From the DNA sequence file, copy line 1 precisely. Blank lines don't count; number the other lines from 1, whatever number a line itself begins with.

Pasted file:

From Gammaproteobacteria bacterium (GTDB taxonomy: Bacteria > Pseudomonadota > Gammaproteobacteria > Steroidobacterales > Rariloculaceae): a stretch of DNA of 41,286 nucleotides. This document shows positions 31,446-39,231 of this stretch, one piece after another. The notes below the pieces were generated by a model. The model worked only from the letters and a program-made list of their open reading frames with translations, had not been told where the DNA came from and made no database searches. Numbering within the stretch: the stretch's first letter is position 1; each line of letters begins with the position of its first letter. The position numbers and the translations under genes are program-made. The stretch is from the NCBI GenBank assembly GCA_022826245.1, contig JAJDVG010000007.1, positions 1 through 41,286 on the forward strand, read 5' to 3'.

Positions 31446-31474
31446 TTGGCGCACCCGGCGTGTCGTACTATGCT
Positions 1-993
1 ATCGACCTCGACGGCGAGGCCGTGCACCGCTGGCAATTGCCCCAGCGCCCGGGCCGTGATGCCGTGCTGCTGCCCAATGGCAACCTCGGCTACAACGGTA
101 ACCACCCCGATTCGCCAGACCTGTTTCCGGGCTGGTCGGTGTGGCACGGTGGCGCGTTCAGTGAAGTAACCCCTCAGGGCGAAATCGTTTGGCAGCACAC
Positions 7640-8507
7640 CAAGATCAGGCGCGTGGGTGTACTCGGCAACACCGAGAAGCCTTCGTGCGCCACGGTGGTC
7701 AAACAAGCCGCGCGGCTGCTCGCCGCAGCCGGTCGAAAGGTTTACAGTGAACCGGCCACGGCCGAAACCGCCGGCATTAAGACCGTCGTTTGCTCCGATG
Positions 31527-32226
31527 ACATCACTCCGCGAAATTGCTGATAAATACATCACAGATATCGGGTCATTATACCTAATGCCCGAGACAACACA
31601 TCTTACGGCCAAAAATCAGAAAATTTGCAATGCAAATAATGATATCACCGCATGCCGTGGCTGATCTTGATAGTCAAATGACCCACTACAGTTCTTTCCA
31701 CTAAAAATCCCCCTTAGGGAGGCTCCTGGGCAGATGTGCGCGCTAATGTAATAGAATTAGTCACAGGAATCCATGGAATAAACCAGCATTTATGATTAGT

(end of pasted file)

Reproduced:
From Gammaproteobacteria bacterium (GTDB taxonomy: Bacteria > Pseudomonadota > Gammaproteobacteria > Steroidobacterales > Rariloculaceae): a stretch of DNA of 41,286 nucleotides. This document shows positions 31,446-39,231 of this stretch, one piece after another. The notes below the pieces were generated by a model. The model worked only from the letters and a program-made list of their open reading frames with translations, had not been told where the DNA came from and made no database searches. Numbering within the stretch: the stretch's first letter is position 1; each line of letters begins with the position of its first letter. The position numbers and the translations under genes are program-made. The stretch is from the NCBI GenBank assembly GCA_022826245.1, contig JAJDVG010000007.1, positions 1 through 41,286 on the forward strand, read 5' to 3'.